More early tattoos revealed — A new analysis of two ancient Egyptian mummies has uncovered the earliest known examples of ‘figural’ tattoos on human beings – that is, tattoos meant to represent real things rather than abstract symbols. What’s more, at around 5000 years old, it’s the earliest evidence of tattoos on a woman.
~ The mummies were on display for decades without anyone noticing.

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Futurology ~ Dwarf Planet Club, Jupiter, solar storm, big asteroid, solar moisture sucker, 3D-printed Boeing, landmine bacteria


2014 JO25 will whizz by Earth from roughly 1.8 million km away

New dwarf in our Solar System — When we think of dwarf planets, the first thing that comes to mind is obviously the injustice of Pluto getting demoted to one. But the truth is, these little guys (there are six currently recognised within our solar system) deserve just as much love as their mightier planetary cousins. And a new study suggests the dwarf planet club could get another member, in the form of a very small, distant object located roughly 92 astronomical units (AU) from the Sun called Planetary body 2014 UZ224, also known as DeeDee (for ‘distant dwarf’).
~ SevenDwarfs …

Huge cold spot on Jupiter — Using the Very Large Telescope array, an international team of astronomers has discovered a previously undetected cold spot on Jupiter. Measuring 14,000km wide and 12,000km across, the mysterious spot is bigger than the Earth itself. Intriguingly, the weather anomaly is likely being generated by Jupiter’s spectacular Northern Lights.
~ And it keeps regenerating itself. 

Every once in a while our Sun gives off a tremendous belch of high energy particles — Called a coronal mass ejection (CME), these episodes can vary in intensity, but they can produce bursts of electrical charge when they interact with our upper atmosphere in a geomagnetic storm. In a strange twist, new research shows that geomagnetic storms can produce the opposite effect, stripping the upper atmosphere of electrons for hundreds of kilometres. Which, if you like electronic gadgets, may be a problem.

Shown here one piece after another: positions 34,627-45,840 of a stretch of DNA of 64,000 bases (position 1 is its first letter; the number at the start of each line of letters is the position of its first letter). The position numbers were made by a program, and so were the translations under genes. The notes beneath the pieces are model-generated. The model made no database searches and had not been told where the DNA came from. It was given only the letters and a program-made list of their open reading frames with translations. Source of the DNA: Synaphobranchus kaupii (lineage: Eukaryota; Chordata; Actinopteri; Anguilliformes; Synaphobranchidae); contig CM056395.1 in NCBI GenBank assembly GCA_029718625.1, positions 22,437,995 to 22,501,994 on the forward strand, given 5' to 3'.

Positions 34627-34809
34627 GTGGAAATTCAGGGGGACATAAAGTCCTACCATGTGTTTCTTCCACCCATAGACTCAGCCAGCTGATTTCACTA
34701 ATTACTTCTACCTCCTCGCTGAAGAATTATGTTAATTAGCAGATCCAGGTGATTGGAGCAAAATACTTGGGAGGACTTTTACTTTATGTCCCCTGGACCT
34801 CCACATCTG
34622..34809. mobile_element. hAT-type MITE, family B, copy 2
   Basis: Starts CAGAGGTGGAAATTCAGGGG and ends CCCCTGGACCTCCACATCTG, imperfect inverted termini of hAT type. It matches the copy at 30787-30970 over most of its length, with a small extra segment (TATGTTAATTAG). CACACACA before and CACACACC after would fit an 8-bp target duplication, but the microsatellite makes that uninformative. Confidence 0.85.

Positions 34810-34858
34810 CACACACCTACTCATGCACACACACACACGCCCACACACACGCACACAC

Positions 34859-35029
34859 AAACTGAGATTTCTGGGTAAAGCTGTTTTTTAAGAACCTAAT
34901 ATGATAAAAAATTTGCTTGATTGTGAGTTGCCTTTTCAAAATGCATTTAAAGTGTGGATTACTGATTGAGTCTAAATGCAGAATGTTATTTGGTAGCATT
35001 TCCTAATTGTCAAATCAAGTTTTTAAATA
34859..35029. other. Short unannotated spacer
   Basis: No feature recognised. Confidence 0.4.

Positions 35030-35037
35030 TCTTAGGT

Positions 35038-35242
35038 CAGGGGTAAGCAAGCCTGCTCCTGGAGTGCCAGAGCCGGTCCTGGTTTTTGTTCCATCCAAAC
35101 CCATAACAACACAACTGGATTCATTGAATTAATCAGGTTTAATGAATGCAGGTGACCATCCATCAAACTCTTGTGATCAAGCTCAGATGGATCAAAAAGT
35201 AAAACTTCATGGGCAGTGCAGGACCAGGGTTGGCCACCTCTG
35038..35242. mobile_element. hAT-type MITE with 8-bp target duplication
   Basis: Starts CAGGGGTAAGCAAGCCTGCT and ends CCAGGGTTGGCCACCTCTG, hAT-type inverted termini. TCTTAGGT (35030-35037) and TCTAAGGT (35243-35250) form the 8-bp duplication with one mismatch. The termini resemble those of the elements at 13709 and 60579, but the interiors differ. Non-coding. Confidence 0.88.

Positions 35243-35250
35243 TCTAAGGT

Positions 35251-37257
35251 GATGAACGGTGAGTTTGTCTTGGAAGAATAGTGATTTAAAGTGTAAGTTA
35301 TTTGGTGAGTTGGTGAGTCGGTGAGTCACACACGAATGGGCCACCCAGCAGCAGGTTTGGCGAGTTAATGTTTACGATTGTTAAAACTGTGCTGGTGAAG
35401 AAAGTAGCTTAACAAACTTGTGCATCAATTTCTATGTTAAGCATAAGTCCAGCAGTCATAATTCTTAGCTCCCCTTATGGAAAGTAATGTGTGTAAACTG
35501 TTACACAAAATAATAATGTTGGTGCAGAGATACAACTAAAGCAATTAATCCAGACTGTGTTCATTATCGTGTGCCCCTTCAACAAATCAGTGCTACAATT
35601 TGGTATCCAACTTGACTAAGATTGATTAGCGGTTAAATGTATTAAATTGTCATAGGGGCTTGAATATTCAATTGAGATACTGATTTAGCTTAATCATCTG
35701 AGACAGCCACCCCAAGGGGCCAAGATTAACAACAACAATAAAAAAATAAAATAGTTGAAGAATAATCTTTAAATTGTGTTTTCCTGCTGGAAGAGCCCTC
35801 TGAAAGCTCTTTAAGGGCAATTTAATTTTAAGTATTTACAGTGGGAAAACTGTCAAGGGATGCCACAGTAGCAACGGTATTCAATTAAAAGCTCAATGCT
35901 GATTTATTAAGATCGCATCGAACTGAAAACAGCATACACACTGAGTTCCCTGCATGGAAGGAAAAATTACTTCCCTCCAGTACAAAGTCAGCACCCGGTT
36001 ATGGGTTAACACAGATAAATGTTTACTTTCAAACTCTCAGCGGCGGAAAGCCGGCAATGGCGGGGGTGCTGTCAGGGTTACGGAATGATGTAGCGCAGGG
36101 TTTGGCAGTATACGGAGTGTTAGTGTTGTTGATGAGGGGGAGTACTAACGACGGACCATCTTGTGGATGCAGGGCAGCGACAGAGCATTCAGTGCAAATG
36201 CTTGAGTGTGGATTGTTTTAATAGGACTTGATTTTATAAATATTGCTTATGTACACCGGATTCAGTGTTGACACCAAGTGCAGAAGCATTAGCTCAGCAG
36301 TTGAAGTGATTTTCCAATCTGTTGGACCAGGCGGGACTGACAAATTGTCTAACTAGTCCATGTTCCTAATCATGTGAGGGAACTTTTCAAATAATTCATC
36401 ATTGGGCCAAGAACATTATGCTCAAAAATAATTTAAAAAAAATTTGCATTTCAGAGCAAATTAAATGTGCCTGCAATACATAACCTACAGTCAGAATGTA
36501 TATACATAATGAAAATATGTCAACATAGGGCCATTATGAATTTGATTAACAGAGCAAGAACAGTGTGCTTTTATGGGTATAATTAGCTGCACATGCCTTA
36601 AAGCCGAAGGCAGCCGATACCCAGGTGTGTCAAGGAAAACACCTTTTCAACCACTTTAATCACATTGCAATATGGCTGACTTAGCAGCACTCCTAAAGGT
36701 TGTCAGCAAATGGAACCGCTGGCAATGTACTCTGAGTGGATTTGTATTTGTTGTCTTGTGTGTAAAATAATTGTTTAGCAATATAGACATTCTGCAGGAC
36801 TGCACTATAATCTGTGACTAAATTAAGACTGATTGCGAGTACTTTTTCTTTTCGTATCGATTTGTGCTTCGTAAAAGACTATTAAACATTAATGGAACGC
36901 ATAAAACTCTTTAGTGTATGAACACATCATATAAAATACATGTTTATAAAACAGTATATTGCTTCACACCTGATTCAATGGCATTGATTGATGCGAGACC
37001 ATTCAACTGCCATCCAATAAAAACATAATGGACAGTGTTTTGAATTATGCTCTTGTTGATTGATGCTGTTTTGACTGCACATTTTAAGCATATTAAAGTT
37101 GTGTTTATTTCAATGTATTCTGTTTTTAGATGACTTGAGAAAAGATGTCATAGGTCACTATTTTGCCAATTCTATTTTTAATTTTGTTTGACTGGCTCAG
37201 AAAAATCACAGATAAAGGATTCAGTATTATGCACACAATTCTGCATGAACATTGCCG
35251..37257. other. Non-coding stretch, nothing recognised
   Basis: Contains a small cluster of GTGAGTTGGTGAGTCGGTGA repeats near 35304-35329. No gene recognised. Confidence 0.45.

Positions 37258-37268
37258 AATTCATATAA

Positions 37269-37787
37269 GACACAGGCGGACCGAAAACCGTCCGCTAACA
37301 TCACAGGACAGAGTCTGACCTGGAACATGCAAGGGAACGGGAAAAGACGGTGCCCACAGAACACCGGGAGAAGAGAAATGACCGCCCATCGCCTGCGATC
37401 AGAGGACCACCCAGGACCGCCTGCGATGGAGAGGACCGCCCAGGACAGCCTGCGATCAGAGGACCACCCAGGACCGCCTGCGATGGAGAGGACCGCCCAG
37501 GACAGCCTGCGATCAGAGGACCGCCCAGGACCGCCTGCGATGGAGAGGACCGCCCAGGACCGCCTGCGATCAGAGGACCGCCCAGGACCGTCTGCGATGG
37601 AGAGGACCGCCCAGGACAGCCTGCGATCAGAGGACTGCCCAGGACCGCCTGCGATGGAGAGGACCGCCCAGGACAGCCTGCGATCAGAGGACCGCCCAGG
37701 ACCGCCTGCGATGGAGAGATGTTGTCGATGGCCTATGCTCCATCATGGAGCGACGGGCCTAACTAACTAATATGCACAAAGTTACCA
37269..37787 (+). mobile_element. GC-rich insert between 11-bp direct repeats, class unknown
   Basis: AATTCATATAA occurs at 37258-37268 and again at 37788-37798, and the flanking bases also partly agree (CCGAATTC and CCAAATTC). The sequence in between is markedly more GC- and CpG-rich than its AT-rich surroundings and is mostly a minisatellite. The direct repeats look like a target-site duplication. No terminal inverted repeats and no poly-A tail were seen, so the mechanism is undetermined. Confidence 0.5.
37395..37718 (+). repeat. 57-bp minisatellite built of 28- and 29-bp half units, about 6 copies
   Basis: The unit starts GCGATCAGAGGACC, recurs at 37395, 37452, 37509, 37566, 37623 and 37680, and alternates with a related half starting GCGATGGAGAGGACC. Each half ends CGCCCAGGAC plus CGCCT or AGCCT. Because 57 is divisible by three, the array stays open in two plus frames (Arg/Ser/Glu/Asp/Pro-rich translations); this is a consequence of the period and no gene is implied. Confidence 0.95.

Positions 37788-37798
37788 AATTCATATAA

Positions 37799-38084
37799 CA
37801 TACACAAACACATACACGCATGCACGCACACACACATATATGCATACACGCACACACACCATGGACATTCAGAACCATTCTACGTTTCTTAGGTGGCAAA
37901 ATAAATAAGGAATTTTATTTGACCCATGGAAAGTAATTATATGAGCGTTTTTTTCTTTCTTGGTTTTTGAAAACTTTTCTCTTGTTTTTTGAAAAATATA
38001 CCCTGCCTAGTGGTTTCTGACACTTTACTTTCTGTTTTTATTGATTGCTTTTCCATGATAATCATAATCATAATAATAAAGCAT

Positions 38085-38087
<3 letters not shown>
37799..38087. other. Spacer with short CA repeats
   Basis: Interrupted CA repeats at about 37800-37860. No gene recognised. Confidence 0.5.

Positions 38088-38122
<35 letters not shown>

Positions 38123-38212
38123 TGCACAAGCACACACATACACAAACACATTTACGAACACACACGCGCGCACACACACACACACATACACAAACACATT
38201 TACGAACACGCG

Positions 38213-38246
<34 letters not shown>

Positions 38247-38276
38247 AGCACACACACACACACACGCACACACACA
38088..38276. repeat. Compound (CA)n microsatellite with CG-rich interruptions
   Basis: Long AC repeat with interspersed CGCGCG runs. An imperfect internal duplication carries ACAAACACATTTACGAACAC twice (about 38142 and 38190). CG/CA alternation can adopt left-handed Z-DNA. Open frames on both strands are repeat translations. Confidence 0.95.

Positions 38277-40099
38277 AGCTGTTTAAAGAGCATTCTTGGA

~ Apparently, a tin-foil hat does not help. 

Massive asteroid passing soon — Later this month, a huge asteroid (main picture, above) that’s about 650m in length will get close enough to Earth for our viewing pleasure. Even though it won’t do any damage, this is a damn big slice of space garbage.
~ And it looks like a huge potato. 

Wringing water from the desert sky — A new spongelike device uses sunlight to suck water vapor from air, even in low humidity. The device can produce nearly 3 liters of water daily for every kilogram of water-absorbing material thanks to metal organic frameworks, or MOFs. Researchers say future versions will be even better.
~ The crucial part, to do any good, will be price and ability to deploy. 

3D printed parts save Boeing money — Boeing has hired Norsk Titanium AS to print titanium parts for its 787 Dreamliner, paving the way to cost savings of $2 million to $3 million for each plane. The 3D-printed metal parts will replace pieces made with more expensive traditional manufacturing, thus making the 787 more profitable.
~ One day maybe they’ll carry printers for literally on-the-fly parts manufacture.

Glowing bacteria finds landmines — More than 100 million landmines lay hidden in the ground around the world, but glowing bacteria may help us find them, according to a new study. The approach relies on small quantities of vapor released from the common explosive TNT, then a laser to remotely detect and quantify fluorescing bacteria from 20 meters away, mapping the location of the landmines.
~ A real glow of satisfaction. 

Futurology ~ Planets, Mars, probes, seafloor, robots, weather and mass extinctions


The Rosetta probe is having its comet-ride closest to the sun
The Rosetta probe is having its comet-ride closest to the sun

‘Young Jupiter’ — Astronomers from Stanford and the Kavli Institute have discovered a new exoplanet orbiting 51 Eridani that strongly resembles a young Jupiter. They say its similarities could help us to understand how our own solar system formed. It’s a convenient discovery, because 51 Eridani is less than 100 light-years away, and only about 20 million years old.
~ Phew, it’s still youthful!